In case of an emergency while in a plane, we are instructed to put on our own oxygen masks first, before assisting our children. We hear this advice so often, it eventually becomes a mantra we repeat to ourselves as soon as we board an aircraft.
But how often, in the midst of hectic times in our lives, do we jettison all the healthy instructions we know we should be repeating to ourselves right then, when we need it most?
For busy moms, the answer is too often. Enter these 10 mom-power mantras to help you remember the magic words that can quickly restore order and sanity to your life no matter how much hustle and bustle you are facing today.
So sit yourself down and commit these phrases to memory. This list of notes-to-self will remind you how to take care of you in the short run, so you can better take care of your whole family in the long run — and set a good example for a lifetime of healthy self-talk:
1. I am allowed to say ‘No thanks’
If you feel harried and hectic, running from one family activity to the next, you may have forgotten how to bow out gracefully. All you likely need is a little practice in the “No, thank you” department. Once you get back in the habit of weighing and measuring before you commit, your schedule will calm down and you can better choose how to divide and conquer your time. Just remember, in times of distress, the cure is often the shortest word you know.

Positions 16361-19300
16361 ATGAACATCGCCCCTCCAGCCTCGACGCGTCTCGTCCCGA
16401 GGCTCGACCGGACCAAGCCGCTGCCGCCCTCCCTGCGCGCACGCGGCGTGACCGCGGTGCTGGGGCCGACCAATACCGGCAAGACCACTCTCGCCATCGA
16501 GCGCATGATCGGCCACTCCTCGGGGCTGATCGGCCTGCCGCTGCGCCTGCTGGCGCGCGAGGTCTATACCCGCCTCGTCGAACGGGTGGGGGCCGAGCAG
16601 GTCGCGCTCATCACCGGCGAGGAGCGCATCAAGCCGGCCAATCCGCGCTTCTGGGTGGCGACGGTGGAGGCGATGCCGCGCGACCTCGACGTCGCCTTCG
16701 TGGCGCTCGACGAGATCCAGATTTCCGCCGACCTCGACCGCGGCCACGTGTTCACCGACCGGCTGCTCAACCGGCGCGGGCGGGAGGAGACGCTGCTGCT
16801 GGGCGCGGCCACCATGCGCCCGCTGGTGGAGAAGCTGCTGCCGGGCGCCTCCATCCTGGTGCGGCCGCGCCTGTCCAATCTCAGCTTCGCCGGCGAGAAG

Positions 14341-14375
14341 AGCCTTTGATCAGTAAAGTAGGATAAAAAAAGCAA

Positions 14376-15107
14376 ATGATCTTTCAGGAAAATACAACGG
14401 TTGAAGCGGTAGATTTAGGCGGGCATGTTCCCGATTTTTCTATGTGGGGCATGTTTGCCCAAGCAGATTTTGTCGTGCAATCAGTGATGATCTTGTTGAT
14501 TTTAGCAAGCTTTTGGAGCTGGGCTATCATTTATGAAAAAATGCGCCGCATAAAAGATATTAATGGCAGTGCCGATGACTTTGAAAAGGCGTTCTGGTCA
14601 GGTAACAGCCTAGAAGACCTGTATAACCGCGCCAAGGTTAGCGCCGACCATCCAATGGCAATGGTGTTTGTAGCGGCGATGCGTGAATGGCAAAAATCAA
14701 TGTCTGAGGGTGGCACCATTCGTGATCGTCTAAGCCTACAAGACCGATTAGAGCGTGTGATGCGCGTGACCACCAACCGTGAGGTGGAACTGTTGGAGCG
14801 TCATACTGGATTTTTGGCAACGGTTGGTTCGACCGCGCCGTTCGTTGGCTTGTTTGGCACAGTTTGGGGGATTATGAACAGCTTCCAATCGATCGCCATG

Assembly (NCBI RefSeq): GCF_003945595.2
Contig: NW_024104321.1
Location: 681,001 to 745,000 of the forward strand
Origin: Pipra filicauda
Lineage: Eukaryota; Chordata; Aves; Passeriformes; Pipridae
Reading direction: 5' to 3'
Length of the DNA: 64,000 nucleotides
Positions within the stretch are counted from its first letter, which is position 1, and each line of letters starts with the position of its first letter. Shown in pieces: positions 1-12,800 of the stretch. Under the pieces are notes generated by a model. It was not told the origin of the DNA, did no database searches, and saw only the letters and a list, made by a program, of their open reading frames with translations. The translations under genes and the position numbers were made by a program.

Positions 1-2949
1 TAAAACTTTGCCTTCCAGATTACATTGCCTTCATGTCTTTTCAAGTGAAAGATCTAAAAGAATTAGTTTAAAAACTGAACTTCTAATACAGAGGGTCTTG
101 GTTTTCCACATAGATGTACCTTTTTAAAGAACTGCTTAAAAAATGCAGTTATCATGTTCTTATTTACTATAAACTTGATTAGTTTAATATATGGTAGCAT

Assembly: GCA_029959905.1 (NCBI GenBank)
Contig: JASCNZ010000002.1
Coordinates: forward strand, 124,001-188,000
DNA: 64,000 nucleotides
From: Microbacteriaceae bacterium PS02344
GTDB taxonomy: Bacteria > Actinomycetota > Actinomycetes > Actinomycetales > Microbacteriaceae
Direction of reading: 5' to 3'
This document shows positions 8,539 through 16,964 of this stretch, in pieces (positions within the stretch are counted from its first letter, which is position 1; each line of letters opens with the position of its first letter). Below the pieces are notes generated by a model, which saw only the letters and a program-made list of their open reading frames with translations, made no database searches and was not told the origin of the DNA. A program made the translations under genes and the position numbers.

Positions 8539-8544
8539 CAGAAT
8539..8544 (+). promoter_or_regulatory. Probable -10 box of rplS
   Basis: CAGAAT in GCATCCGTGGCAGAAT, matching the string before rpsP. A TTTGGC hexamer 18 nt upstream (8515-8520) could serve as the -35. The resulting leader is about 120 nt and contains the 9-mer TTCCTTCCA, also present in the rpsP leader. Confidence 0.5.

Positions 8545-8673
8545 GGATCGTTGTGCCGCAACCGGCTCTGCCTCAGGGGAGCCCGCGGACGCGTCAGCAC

Repeat: Sometimes I say, “Yes,” and sometimes I say, “No.”
2. My health and energy matter
Expect to feel happy and healthy every day. And if you don’t, seek solutions and improvements immediately. If you are not feeling your best, don’t ignore niggling symptoms. Maybe a small adjustment in diet and exercise is all that is needed. Or maybe you need to consult with a healthcare professional. If you carry invisible hurts from the past, you owe it to yourself and others to seek healing support.
Repeat: I take care of health concerns in a timely manner.
3. Oops, I am not perfect
If you are putting yourself under too much pressure, or believe that others are holding you up to impossibly high standards, you may have trouble accepting yourself as you are. You are human, so, naturally, you will sometimes make mistakes. Forgive yourself for past errors in judgment or action, make amends with others swiftly as needed, and resist the tendency to be too hard on yourself. A penchant for self-recrimination will hurt you in the long run.
Repeat: I am human, therefore, I make mistakes.
4. Home is sacred
Creating a safe, secure, stress-free home helps everyone in the family feel more loved and loving. Undercurrents of strife can undermine a family’s need for relaxation and rejuvenation. Try to make your home a relaxed respite where everyone feels welcome and appreciated. Then family members can carry that feeling of sacred space out into the world when they leave home, too.
Repeat: There is nowhere as precious as home.
5. I keep in touch with my needs